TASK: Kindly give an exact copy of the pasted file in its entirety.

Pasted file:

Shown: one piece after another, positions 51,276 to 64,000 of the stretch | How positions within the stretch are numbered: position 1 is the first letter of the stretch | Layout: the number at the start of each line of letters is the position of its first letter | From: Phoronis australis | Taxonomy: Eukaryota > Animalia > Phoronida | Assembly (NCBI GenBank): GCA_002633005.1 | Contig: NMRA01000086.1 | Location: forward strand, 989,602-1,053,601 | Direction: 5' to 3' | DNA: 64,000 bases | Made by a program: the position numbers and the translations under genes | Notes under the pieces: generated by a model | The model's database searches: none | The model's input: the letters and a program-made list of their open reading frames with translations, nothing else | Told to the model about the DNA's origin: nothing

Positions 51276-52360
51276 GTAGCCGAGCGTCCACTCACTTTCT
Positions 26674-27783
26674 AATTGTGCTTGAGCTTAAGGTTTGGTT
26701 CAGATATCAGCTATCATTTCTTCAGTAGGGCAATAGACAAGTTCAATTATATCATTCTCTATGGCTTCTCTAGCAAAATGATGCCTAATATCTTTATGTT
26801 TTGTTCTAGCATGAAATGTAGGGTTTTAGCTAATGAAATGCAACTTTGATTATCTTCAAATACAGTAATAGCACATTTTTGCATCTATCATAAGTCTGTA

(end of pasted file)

Shown: one piece after another, positions 51,276 to 64,000 of the stretch | How positions within the stretch are numbered: position 1 is the first letter of the stretch | Layout: the number at the start of each line of letters is the position of its first letter | From: Phoronis australis | Taxonomy: Eukaryota > Animalia > Phoronida | Assembly (NCBI GenBank): GCA_002633005.1 | Contig: NMRA01000086.1 | Location: forward strand, 989,602-1,053,601 | Direction: 5' to 3' | DNA: 64,000 bases | Made by a program: the position numbers and the translations under genes | Notes under the pieces: generated by a model | The model's database searches: none | The model's input: the letters and a program-made list of their open reading frames with translations, nothing else | Told to the model about the DNA's origin: nothing

Positions 51276-52360
51276 GTAGCCGAGCGTCCACTCACTTTCT
Positions 26674-27783
26674 AATTGTGCTTGAGCTTAAGGTTTGGTT
26701 CAGATATCAGCTATCATTTCTTCAGTAGGGCAATAGACAAGTTCAATTATATCATTCTCTATGGCTTCTCTAGCAAAATGATGCCTAATATCTTTATGTT
26801 TTGTTCTAGCATGAAATGTAGGGTTTTAGCTAATGAAATGCAACTTTGATTATCTTCAAATACAGTAATAGCACATTTTTGCATCTATCATAAGTCTGTA